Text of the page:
How AB 5 Will Break Uber’s Business

If contractors become employees nationwide, Uber won't survive

Image Source: Justin Sullivan / Getty Images

Today, Californians can call an Uber. Tomorrow, they can’t. 

Last September, California Governor Gavin Newsom signed the controversial Assembly Bill 5 (AB 5). In this bill, California required companies to reclassify independent contractors as employees. As evidenced by the substantial list of exceptions, the bill was designed to regulate tech companies like Uber and Lyft, which employ hundreds of thousands of gig workers and rose to prominence over the past decade. 

The bill took effect on January 1, 2020 but these tech companies had been resisting the requirement. Early last week, Uber and Lyft were ordered by a California judge to classify their contractors as employees within 10 days. The companies haven’t been able to reclassify their workers in that time and so they are shutting down operations in the state. As of August 21, if Uber and Lyft employee independent contractors as drivers, they will be breaking the law.

These companies claim that they are shutting down because they can’t reclassify workers fast enough. The sheer amount of logistics and administration of turning a workforce from contractors to employees is immense. Especially when there are over 100,000 workers. 

But the other reason they are stopping operations is to gain support for Proposition 22. In November, California citizens will decide with their vote whether or not app-based drivers that are classified as contractors should become employees. If drivers are unemployed for two months, and residents don’t have ridesharing services for two months, that will help gain support for Prop 22 (in favor of Uber and Lyft). These constituencies could feel the pain for themselves and want it changed.

In this article, I outline what makes a contractor different from an employee, analyze what Uber’s business might look like if their labor costs increased on a global scale, and explain why each side has a good argument. Let’s get into it.

Independent Contractor vs Employee

Most people have an intuition for the difference between a contractor and an employee. A contractor works by the hour and has many clients. An employee has a set amount of hours and works for one company. However, when we get into labor laws, the differences need to be precise. And that precision causes disagreement.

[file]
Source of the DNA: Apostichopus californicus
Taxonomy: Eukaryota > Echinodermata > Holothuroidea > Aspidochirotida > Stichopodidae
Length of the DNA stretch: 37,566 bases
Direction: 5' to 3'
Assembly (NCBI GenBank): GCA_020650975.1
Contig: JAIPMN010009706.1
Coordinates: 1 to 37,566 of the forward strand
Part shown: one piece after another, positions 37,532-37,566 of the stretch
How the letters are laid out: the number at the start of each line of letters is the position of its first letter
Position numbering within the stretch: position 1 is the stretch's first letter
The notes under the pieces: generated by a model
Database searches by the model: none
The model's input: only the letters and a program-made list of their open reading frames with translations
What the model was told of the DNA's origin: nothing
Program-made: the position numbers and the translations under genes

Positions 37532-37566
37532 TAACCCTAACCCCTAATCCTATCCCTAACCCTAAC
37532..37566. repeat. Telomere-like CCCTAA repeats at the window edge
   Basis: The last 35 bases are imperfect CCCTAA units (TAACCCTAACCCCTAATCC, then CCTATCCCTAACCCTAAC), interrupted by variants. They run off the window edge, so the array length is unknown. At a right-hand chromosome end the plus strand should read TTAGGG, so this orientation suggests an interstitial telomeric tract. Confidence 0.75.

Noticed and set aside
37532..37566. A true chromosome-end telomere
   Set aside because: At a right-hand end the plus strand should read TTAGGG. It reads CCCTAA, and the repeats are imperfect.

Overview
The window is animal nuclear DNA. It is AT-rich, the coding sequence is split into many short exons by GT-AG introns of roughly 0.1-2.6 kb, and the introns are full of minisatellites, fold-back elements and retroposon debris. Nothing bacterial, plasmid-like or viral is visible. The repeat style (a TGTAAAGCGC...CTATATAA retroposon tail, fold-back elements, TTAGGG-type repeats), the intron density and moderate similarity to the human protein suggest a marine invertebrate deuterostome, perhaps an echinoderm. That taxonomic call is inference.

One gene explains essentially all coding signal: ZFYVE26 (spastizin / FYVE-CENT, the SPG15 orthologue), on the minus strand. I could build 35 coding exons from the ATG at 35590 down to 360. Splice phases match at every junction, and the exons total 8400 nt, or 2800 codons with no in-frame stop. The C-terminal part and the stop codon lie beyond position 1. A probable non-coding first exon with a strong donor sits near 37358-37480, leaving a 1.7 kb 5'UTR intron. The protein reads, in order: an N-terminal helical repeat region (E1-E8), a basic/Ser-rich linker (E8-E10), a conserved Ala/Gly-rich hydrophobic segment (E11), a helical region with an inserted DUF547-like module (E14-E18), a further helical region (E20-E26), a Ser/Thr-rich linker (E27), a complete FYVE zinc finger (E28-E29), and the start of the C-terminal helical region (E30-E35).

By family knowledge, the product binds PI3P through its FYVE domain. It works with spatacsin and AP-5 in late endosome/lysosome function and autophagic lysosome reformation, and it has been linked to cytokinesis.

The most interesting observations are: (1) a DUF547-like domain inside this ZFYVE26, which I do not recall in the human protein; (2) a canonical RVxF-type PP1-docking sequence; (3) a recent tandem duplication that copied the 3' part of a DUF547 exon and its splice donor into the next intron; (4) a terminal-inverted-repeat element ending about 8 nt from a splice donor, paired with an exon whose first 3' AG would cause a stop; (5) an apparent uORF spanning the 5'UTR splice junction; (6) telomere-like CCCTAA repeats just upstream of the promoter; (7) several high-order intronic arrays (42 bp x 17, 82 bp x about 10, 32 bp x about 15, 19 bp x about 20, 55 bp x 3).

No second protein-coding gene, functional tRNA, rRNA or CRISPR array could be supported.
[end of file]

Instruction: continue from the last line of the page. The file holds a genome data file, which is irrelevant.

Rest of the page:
The first nuance is that there are different definitions between federal and state laws. This makes it even harder to parse out: each state is a bit different. 

But generally the distinction between contractor and employee comes down to which party owns key decisions. Does the worker decide the rate of pay? Can the worker work anywhere, or do they have to come to an office? How does the work relationship (scope, rate, etc.) change over time? HBR notes that another defining feature of an independent contractor is if their decisions have significant impacts on opportunities for profits or losses. Employees makes the same amount; contractor rates determine if they make money.

In the ridesharing case, California is evaluating Uber’s through the ABC framework. To classify as contractor, the worker must pass three qualifications:

  • A) The worker is free from the control and direction of the company in connection with performing the work, both in reality and under the terms of the relevant contract.
  • B) The worker performs work that is outside the usual course of the company’s business.
  • C) The worker is customarily engaged in an independently established trade, occupation, or business of the same nature as the work being performed for the company

If you look at just about every industry, gig workers and contractors have become more prevalent. The number of workers engaged in “alternative work arrangements” — defined as temporary help agency workers, on-call workers, contract workers, and independent contractors or freelancers — rose from 10.7% in 2005 to 15.8% in 2015 (source).

And it’s becoming a big problem. The Internal Revenue Service estimates that worker misclassifications costs them $16 billion in revenue each year. And that’s not mentioning the effect on workers. Many contractors want to be employees: it comes with benefits like paid time off and health insurance.

But on the other side, employers often prefer contractors. It’s just cheaper. When companies hire full-time employees, they have to pay more than their hourly wage or yearly salary.  A short list of employee-related expenses that don’t exist with contracors:

  • FICA tax: Federal tax to fund Social Security and Medicare, programs that provide benefits for retirees, people with disabilities, and children of deceased workers.
  • Federal unemployment (FUTA) tax: a Federal tax to help fund state workforce agencies. 
  • State unemployment tax: a State tax to fund unemployment benefits
  • Worker’s compensation insurance: insurance providing wage replacement and medical benefits to workers who are injured on the job. 
  • Health insurance: insurance for medical expenses. The requirements for this vary by company size. 
  • Retirement savings plans: 401(k) matching. 
  • Vacation and holidays: contractors are only paid for the time they work, while full-time employees (FTEs) are paid year round. 

Additionally, there are other expenses related to on-boarding, such as recruitment and training costs. It’s estimated that the real cost of an employee is between 1.25x and 1.5x the base salary (source 1, 2). Employees are expensive.

Uber’s Existing Business

So how much does this ruling affect the financial profile of ridesharing companies? Let’s use Uber as an example. 

The first thing we need to understand is how Uber reports their financials. We’ll be looking at the impact of three metrics: gross bookings, adjusted net revenue and adjusted EBITDA.